To balance the gory bits, there are two featurettes that are accessed through the special features. One is a 'making of' feature that goes into the casting, direction, locations and costumes for the series. The other is a rather nice little surprise that goes into the actual history of Elizabeth I and her political and personal relationships, presented by none other than David Starkey, a historian that I have come to like and admire. He also presents with what I have to say is the best description of the sex life of Elizabeth I that I have ever heard -- and no, you're going to have to sit and watch just like I did, because it is too good to miss.
This is not a short program, coming in at about 220 minutes, shown in two parts. Worth it just for Helen Mirren alone, and the other actors are fine icing to the cake. Great for costume junkies, history fans, and anyone who wants to see a woman who set the world on its ear -- after all, that period of time is still known as the Elizabethan period, and it's easy to see why with this. My favorite so far in the various films about Elizabeth I.
This scooped up a mountain of Emmys for 2006, including Best Miniseries, awards for production values and Bests for Mirren and Irons.
Five very solid stars, and I would give it six if I could."
Glory Of Her Crown
Blue Eagle | Sydney, Australia | 09/18/2006
(3 out of 5 stars)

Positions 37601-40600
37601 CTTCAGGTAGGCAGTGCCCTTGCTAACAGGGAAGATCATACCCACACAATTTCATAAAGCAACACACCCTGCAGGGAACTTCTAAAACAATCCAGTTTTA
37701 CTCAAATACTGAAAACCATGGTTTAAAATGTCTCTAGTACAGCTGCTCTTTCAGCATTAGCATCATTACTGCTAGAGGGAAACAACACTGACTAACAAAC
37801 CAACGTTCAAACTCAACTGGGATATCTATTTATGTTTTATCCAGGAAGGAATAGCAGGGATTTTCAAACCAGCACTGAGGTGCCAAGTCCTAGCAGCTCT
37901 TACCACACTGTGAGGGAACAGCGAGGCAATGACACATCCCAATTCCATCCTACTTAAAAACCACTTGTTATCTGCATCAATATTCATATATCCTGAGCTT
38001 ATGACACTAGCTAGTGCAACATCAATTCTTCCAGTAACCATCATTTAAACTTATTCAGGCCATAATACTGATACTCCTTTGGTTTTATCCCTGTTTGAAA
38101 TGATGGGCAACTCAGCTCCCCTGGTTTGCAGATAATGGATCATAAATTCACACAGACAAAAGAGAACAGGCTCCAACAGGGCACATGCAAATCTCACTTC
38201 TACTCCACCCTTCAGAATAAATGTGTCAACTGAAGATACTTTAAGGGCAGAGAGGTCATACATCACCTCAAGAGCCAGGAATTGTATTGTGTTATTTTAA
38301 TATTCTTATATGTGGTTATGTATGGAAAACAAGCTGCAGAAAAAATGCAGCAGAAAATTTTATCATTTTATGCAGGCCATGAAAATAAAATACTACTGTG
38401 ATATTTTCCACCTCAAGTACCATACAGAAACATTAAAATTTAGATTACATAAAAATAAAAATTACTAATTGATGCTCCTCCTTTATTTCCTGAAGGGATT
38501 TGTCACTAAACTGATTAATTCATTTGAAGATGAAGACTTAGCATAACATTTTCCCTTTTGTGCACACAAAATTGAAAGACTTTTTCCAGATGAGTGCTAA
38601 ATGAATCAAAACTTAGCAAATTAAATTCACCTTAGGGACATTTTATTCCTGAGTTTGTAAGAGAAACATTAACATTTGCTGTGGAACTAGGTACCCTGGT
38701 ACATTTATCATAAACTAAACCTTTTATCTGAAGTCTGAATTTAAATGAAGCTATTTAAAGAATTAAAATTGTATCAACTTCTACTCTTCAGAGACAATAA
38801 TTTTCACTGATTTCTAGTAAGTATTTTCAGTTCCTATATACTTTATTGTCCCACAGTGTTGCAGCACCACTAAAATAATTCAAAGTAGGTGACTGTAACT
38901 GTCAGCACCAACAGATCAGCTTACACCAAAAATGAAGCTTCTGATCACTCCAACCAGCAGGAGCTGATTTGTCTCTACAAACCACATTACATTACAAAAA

"I grew up with the magnificent Glenda Jackson version of Elizabeth R, and to me she is the definitive Gloriana. Helen Mirren is superb, but to my mind too flirtatious and indecisive. I don't think the imperious Elizabeth would necessarily have cracked jokes with her courtiers to this extent. Her relationship with the love of her life, the Earl of Leicester, senstively portrayed by Jeremy Irons, is well done, but Leicester did not die in her arms after the defeat of the Armada. Neither did Elizabeth ever meet Mary Queen of Scots (played as a simpering Frenchwoman by Barbara Flynn) or even more bizarrely, her successor, James VI, and Mary was her second, not her first cousin. The Earl of Essex story is more problematic. Though it charts effectively Elizabeth's disillusionment with his ambition and arrogance, it also shows her as being totally besotted by him, which I doubt was the case. Other fine performances are given by Toby Jones as 'Pygmy', Robert Cecil, and by the actors playing Lord Burghley and Francis Walsingham, but for historical accuracy as well as Glenda Jackson's magnetism, Elizabeth R remains definitive."